15 Mar 2011

Fonterra says MAF setting shareholders fund too high

2:10 pm on 15 March 2011

Fonterra says the Ministry of Agriculture and Forestry (MAF) is setting the bar too high for its proposed shareholders fund so that it can introduce trading among farmers.

MAF released last month a consultation document on proposed changes to the Dairy Industry Restructuring Act to allow Fonterra to introduce sharetrading.

It has received 23 written submissions on the paper, with mixed response and some calls for the shareholders fund to be set at even higher levels.

In the consultation paper MAF suggests an initial minimum size for the fund of $500 million - $900 million.

Fonterra is calling for a smaller fund of $300 million - $500 million.

The Westland Co-operative Dairy Company says the minimum fund size should be $900 million - $1.8 billion.

The Tatua Dairy Co-operative says the fund should be set at a minimum of $500 million and legislative controls should be put in place to ensure it does not go below that level.

Fonterra's corporate finance and strategy group general manager, Alex Duncan, says the Fund should be of an appropriate initial size to provide farmers and investors with reasonable assurance of a sufficiently deep and liquid market.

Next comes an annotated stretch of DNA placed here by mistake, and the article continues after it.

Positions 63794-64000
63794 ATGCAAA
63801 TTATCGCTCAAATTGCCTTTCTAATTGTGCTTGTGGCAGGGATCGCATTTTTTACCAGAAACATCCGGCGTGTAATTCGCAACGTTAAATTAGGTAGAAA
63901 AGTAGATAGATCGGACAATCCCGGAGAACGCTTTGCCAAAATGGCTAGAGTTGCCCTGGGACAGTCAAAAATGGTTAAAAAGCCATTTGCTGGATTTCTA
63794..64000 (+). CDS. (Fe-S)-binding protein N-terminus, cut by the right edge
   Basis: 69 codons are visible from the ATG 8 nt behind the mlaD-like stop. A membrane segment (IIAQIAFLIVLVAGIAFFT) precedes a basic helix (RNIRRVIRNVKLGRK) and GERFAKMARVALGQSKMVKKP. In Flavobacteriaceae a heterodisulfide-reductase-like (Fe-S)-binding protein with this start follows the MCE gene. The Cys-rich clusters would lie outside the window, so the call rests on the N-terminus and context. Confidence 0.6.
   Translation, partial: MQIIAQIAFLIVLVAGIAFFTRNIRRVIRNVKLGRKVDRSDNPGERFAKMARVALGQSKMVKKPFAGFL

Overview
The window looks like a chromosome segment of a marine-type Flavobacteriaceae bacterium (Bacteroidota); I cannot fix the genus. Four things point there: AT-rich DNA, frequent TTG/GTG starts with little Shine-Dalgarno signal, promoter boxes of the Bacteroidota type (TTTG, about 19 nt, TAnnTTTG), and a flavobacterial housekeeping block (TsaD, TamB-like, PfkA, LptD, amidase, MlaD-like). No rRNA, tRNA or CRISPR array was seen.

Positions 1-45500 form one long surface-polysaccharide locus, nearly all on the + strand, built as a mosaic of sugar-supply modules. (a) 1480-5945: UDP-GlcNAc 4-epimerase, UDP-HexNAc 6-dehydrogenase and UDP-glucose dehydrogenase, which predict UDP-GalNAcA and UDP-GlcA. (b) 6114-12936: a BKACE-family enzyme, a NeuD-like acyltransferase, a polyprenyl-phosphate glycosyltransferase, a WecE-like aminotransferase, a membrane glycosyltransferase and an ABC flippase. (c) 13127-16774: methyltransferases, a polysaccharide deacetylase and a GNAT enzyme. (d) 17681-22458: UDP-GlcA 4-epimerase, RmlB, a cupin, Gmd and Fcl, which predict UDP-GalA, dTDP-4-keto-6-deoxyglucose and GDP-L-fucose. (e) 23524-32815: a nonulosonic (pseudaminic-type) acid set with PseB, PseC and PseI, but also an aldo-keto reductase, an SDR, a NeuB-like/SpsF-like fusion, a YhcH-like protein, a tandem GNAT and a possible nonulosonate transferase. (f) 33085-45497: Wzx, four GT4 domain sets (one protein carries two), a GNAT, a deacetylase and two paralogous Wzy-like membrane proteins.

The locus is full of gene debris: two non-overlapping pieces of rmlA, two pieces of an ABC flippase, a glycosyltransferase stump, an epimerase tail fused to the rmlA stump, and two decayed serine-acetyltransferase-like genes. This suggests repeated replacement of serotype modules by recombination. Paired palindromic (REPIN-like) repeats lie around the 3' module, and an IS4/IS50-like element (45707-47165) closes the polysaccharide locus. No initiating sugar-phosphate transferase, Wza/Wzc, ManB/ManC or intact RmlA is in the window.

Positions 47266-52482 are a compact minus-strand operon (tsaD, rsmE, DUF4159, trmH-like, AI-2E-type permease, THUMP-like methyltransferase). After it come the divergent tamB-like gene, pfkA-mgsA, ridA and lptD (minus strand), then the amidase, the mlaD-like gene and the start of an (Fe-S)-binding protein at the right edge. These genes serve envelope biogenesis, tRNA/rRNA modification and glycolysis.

But he says there is evidence that listed companies with free share floats of $300 million - $500 million can still meet acceptable levels of price efficiency in their share trading.

Mr Duncan says other regulatory options suggested by MAF, such as further regulation of the way Fonterra determines the milk price paid to suppliers, and how sharetrading operates on a day to day basis, are unnecessary,

Proposed share trading change

At present, farmers joining or leaving the giant co-operative, or altering their milk supply must buy or redeem shares through the company.

The proposed share trading scheme would allow the farmers to buy or sell the shares among themselves at any time.

Fonterra says the proposed system would give the farmers more flexibility and enhance their ability to join or leave the co-operative.

However, some other submitters, including the country's second biggest dairy processor and exporter Open Country, maintain the share trading proposal would have an anti-competitive influence.

MAF will make a recommendation to Cabinet by next month on whether the sharetrading among farmers proposal should progress to Bill stage.